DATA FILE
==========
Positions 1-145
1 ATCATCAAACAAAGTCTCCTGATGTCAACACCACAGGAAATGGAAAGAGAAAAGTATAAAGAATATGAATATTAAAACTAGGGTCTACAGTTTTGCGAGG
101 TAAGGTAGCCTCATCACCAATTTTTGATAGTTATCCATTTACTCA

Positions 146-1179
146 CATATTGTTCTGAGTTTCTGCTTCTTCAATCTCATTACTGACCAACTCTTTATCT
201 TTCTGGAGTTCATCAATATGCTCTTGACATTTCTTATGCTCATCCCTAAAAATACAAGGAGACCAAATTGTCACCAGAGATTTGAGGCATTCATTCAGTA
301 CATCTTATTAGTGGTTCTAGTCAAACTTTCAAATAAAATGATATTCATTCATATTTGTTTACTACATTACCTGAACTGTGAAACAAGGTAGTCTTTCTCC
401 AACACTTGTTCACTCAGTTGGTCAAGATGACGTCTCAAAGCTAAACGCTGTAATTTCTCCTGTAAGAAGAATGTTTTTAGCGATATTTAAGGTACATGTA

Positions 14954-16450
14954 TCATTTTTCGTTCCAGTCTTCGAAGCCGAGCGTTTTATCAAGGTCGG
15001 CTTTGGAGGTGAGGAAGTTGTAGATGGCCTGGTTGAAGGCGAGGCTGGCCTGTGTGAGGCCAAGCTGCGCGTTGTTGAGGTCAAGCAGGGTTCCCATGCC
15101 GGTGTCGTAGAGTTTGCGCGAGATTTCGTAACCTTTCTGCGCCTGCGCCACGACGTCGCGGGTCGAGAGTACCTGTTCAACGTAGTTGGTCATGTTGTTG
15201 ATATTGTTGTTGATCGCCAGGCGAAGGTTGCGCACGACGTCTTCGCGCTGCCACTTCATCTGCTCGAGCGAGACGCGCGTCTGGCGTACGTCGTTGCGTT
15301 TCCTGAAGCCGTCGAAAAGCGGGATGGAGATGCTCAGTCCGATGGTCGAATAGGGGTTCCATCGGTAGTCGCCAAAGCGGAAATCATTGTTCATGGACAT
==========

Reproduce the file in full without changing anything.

Positions 1-145
1 ATCATCAAACAAAGTCTCCTGATGTCAACACCACAGGAAATGGAAAGAGAAAAGTATAAAGAATATGAATATTAAAACTAGGGTCTACAGTTTTGCGAGG
101 TAAGGTAGCCTCATCACCAATTTTTGATAGTTATCCATTTACTCA

Positions 146-1179
146 CATATTGTTCTGAGTTTCTGCTTCTTCAATCTCATTACTGACCAACTCTTTATCT
201 TTCTGGAGTTCATCAATATGCTCTTGACATTTCTTATGCTCATCCCTAAAAATACAAGGAGACCAAATTGTCACCAGAGATTTGAGGCATTCATTCAGTA
301 CATCTTATTAGTGGTTCTAGTCAAACTTTCAAATAAAATGATATTCATTCATATTTGTTTACTACATTACCTGAACTGTGAAACAAGGTAGTCTTTCTCC
401 AACACTTGTTCACTCAGTTGGTCAAGATGACGTCTCAAAGCTAAACGCTGTAATTTCTCCTGTAAGAAGAATGTTTTTAGCGATATTTAAGGTACATGTA

Positions 14954-16450
14954 TCATTTTTCGTTCCAGTCTTCGAAGCCGAGCGTTTTATCAAGGTCGG
15001 CTTTGGAGGTGAGGAAGTTGTAGATGGCCTGGTTGAAGGCGAGGCTGGCCTGTGTGAGGCCAAGCTGCGCGTTGTTGAGGTCAAGCAGGGTTCCCATGCC
15101 GGTGTCGTAGAGTTTGCGCGAGATTTCGTAACCTTTCTGCGCCTGCGCCACGACGTCGCGGGTCGAGAGTACCTGTTCAACGTAGTTGGTCATGTTGTTG
15201 ATATTGTTGTTGATCGCCAGGCGAAGGTTGCGCACGACGTCTTCGCGCTGCCACTTCATCTGCTCGAGCGAGACGCGCGTCTGGCGTACGTCGTTGCGTT
15301 TCCTGAAGCCGTCGAAAAGCGGGATGGAGATGCTCAGTCCGATGGTCGAATAGGGGTTCCATCGGTAGTCGCCAAAGCGGAAATCATTGTTCATGGACAT